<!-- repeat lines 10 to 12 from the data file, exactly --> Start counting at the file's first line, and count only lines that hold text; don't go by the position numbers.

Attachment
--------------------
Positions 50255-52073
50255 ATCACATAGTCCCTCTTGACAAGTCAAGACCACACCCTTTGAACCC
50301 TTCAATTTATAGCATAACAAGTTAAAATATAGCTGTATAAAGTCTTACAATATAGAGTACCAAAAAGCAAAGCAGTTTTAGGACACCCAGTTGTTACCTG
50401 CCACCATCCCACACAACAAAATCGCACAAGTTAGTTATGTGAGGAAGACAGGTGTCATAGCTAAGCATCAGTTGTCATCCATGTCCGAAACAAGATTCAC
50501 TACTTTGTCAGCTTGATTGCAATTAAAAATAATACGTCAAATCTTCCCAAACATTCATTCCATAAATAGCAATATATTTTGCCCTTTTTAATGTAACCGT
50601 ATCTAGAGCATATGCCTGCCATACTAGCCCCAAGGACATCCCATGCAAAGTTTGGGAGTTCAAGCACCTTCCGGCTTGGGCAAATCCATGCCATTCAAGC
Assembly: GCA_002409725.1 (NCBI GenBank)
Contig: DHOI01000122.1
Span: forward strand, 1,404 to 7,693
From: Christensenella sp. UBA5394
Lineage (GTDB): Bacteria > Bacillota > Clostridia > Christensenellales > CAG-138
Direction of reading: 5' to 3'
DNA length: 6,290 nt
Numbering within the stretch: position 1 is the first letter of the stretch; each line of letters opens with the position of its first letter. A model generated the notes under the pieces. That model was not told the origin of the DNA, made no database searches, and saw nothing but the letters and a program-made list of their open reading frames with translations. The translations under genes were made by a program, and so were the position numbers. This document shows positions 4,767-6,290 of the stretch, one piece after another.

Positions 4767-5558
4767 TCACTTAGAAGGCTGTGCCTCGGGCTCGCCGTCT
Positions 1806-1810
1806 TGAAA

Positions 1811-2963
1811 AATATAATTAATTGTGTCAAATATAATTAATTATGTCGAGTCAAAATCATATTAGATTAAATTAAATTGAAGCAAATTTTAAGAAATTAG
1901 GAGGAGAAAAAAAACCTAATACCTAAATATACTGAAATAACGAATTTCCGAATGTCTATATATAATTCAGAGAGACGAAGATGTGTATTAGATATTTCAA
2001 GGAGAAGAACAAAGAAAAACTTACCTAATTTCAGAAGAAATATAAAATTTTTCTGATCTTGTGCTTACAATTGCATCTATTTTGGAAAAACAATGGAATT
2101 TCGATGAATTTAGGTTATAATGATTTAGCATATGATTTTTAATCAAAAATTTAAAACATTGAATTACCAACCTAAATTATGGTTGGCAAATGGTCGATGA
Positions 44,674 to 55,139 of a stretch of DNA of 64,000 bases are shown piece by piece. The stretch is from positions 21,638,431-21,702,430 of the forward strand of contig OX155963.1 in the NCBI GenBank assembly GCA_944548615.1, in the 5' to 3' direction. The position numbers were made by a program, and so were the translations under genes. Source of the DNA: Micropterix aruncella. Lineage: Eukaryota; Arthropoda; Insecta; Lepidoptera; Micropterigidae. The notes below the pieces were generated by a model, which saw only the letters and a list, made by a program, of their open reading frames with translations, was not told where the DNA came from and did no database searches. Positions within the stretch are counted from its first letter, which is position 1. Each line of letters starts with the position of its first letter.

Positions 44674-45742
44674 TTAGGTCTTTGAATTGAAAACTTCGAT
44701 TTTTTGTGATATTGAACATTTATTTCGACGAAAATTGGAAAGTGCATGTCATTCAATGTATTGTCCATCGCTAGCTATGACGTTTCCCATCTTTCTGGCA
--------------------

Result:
From: Christensenella sp. UBA5394
Lineage (GTDB): Bacteria > Bacillota > Clostridia > Christensenellales > CAG-138
Direction of reading: 5' to 3'